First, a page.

A Neanderthal settlement that was occupied by our ancient relatives on multiple occasions over the course of 10,000 years has been discovered by archaeologists in northern Israel.
The ‘Ein Qashish site was first identified in 2005 when flint artifacts and bones that appeared to date to the Stone Age were found. In 2013, after the site was damaged during the construction of a road, researchers were able to excavate almost half of the huge site. At this time, they came across the skeletal remains of three individuals, two of which could be identified as being Neanderthals.
The discovery allowed archaeologists to start building a picture of the occupants of the settlement—including when they were living there and what they were using the site for. The findings have now been published in the journal PLOS One.
The researchers, led by Ravid Ekshtain from the Hebrew University of Jerusalem, analyzed a 4.5 meter thick layer that they were able to date to between 71,000 and 54,000 years ago. Along with the Neanderthal remains, they found over 12,000 artifacts dating from across this period, suggesting the site was repeatedly occupied. They said Neanderthals probably lived at the site between 70,000 and 60,000 years ago.
Analysis of the artifacts and bones found indicate the occupants were making tools at the site and killing and consuming animals, including aurochs, deer and gazelle.
Annemieke Milks, an archaeologist from the U.K.’s UCL, who was not involved in the study, told Newsweek the findings provide an “exciting glimpse” into the potential settlement systems of Neanderthals. “We know that certain sites, such as La Cotte de St Brelade in Jersey were ‘persistent places’ used over long periods by Neanderthals, but these tend to be cave or rockshelter sites, providing natural locations for residential use,” she said.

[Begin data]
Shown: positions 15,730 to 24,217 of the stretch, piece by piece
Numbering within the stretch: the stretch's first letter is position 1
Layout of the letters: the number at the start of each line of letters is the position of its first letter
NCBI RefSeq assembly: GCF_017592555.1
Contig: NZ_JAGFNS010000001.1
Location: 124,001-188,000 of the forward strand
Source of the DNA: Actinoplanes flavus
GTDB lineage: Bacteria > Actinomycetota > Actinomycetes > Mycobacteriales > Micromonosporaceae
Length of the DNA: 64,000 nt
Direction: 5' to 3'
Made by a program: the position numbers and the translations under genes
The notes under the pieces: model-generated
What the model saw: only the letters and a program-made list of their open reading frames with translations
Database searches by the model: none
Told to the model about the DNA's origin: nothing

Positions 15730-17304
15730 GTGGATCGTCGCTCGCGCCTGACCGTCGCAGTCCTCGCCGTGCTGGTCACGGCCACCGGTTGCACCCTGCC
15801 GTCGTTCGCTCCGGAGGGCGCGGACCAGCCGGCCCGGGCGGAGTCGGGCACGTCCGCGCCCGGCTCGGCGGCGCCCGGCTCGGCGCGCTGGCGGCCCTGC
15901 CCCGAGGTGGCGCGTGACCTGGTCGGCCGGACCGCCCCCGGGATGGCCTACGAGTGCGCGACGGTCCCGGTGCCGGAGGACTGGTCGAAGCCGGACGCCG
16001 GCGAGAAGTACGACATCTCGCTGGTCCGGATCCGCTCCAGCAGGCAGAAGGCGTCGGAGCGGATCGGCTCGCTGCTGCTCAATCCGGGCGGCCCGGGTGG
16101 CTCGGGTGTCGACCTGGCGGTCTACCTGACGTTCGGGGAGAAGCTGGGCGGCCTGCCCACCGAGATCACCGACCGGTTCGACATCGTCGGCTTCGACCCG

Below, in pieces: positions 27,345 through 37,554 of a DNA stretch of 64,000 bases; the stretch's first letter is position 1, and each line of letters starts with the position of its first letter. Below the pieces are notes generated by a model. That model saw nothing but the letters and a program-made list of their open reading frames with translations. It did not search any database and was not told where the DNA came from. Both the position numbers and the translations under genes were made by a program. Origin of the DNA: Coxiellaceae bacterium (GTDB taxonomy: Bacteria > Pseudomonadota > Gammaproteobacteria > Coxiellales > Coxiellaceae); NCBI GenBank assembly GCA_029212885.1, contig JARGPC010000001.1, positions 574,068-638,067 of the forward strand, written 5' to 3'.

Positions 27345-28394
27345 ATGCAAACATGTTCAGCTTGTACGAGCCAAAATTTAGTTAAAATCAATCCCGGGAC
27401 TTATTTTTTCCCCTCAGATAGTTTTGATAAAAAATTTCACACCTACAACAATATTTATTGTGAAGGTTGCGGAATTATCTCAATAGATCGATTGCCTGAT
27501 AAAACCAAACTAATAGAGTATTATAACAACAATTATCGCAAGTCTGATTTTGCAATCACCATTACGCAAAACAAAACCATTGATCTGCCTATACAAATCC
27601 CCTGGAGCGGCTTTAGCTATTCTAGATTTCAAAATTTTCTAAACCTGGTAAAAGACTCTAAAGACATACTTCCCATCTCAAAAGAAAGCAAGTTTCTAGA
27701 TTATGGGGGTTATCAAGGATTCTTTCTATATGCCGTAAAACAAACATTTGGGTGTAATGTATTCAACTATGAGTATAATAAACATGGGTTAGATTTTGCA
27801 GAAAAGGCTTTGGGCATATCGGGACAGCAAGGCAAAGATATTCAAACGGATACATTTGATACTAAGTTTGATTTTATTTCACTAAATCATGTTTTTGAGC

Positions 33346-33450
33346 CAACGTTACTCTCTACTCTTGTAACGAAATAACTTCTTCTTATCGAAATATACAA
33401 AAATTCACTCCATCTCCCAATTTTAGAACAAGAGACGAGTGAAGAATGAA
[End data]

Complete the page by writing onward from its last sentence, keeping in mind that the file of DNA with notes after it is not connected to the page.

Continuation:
“The evidence from ‘Ein Qashish shows repeated use over a very long period of at least 10,000 years of an open-air location, and increasingly looks to have been used for a variety of activities, including ones we would typically associate with living spaces. As a rare open-air site, ‘Ein Qashish helps us understand Neanderthal landscape use and behaviors.”
“We discovered that the site included evidence for meat consumption, transport of chert from short and longer distances into the site in order to knap and evidence for the knapping procedures at the site,” Ekshtain told Newsweek.
“One of the finds was a large partial skeleton of a wild cattle, including horn cores, located in an area surrounded by many flint artifacts. This find represents the location of the animal death because is unlikely that such a large animal was transported from a butchery location to an area of consumption activities.”
Ekshtain said the site would have been attractive to Neanderthals as it was close to a water source and different ecological niches—including mountains and a relatively low lying plateau. “The site’s inhabitants could hunt animals exploiting diverse habitats,” he said.
The team suggest that open-air sites like Ein Qashish may have been used by Neanderthals more than previously thought. They will now carry out more analysis on the artifacts found to build and even clearer picture of how the site was used—from how animals were exploited to the way tools were built and used. This includes the purpose of some unusual limestone slabs that appear to have been used as an anvil, “for purposes not yet known.”
Evidence suggests Neanderthals disappeared from the Levant about 50,000 years ago. “‘Ein Qashish dates very close to the end of this period [and] appears to be a site of repeated occupations,” Ekshtain said. “Each of the occupation hosted a range of general activities suggesting a complex and robust settlement system in the open air. The reasons for leaving the site or the region are still not clear.”